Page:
By Elizabeth McCracken
From Publishers Weekly Starred assessment. McCracken tells her personal tale during this touching and sometimes all at once humorous memoir approximately her lifestyles prior to and after wasting her first baby within the 9th month of being pregnant. As tricky because it should have been to learn aloud, McCrackens supply is brave and not self-pitying. McCracken is forthright in regards to the tragedy, telling the listener early on child dies during this ebook, yet that one other one is born. McCrackens analyzing is spell binding and deeply relocating, as though she is concerning this intimate trip on to every one listener separately from a gloomy, candle-lit room, in an unforgettable functionality. *A Little, Brown hardcover (reviewed online). (Sept.)* Copyright © Reed company info, a department of Reed Elsevier Inc. All rights reserved. From Bookmarks journal In Elizabeth McCracken’s heartrending memoir—a love letter to the kid she misplaced and the committed husband who suffered along her—McCracken screens her many abilities. Her heat, candor, crystalline prose, stunning imagery, and a spotlight to aspect deliver her painful tale to existence. McCracken’s darkish humorousness ensnares unwitting readers, belying the disappointment with which she writes, and she or he indicates little or no endurance for self-pity and sentimentality. Critics praised her clear-eyed account in a style replete with syrupy, self-aggrandizing books, even though a few expressed doubts that its subject material might have large attraction. “I’m no longer prepared for my first baby to vanish into history,” explains McCracken. With this heartbreaking account of his existence, there’s little probability of that. Copyright 2008 Bookmarks Publishing LLC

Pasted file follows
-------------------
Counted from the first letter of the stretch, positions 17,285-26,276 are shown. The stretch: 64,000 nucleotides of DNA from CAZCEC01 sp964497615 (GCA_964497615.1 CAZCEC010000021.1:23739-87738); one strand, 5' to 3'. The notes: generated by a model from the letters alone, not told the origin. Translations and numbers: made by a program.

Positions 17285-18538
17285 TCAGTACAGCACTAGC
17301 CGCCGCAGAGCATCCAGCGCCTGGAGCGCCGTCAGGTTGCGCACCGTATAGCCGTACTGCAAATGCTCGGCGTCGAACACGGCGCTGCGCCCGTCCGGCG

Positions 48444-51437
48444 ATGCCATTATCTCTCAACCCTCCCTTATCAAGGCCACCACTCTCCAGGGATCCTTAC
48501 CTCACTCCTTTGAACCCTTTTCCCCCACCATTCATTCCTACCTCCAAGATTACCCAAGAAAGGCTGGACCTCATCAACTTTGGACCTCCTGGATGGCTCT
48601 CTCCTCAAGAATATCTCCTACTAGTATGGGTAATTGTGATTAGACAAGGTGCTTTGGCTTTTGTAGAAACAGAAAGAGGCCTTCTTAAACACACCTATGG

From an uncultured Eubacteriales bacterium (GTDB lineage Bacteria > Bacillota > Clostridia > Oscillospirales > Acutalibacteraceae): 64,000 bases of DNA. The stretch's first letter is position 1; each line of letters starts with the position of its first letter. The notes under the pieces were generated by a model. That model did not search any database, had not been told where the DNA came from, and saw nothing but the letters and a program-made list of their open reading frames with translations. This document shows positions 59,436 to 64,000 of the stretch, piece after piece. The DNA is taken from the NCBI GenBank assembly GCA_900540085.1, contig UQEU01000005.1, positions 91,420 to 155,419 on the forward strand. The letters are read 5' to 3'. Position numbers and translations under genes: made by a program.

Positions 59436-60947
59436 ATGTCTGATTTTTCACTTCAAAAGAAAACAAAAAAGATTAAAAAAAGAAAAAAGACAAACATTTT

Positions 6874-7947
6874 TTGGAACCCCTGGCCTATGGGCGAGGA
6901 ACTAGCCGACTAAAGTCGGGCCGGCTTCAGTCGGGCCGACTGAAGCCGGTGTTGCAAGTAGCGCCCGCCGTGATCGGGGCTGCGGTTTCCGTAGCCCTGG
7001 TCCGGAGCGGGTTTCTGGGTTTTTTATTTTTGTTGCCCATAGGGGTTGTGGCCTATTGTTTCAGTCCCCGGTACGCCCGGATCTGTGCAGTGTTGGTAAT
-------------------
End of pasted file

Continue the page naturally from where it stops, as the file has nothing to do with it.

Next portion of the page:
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Extra resources for An Exact Replica of a Figment of My Imagination
Now it’s all miles away. Everything’s muddled together. At some point I imagined a kind of time — I don’t know whether I got this idea from science or science fiction, not being much interested in either — that split into two or more directions when the baby died: on one track he lived and we took him home and somewhere in the universe at this moment we have a one-year-old baby and a newborn and are ignorant, exhausted, cheery (or maybe only the first two); on the other track, the one I accidentally took, he died, and we left France.
The two sofas in the main living room weren’t very comfortable, but they were deep and difficult to get out of, or so I told myself. But when I was about eight months pregnant, I did something I’d never imagined doing: I started a memoir. Not only a memoir, but one in which I appeared frequently with my pants off. A memoir that would include the phrase my cervix, meaning mine, Elizabeth McCracken’s. What the hell: I couldn’t bend my attention to writing anything else, and I was eight months pregnant, past the danger point, so I thought, so I thought, and I began a funny book about being pregnant in France.
Preposterous! we thought. Who needed four times as many toilets as occupants? But the price was right, and we signed a lease that started in three months, and we went back to Paris. Two weeks later, I sent Edward out to negotiate a pregnancy test. All slightly medical transactions in French pharmacies require negotiation with the pharmacist. I took it, disbelieved it, sent him out for another, which agreed with the first. We didn’t call my occupant the Baby, which seemed inaccurate, cloying, and too optimistic.
An Exact Replica of a Figment of My Imagination by Elizabeth McCracken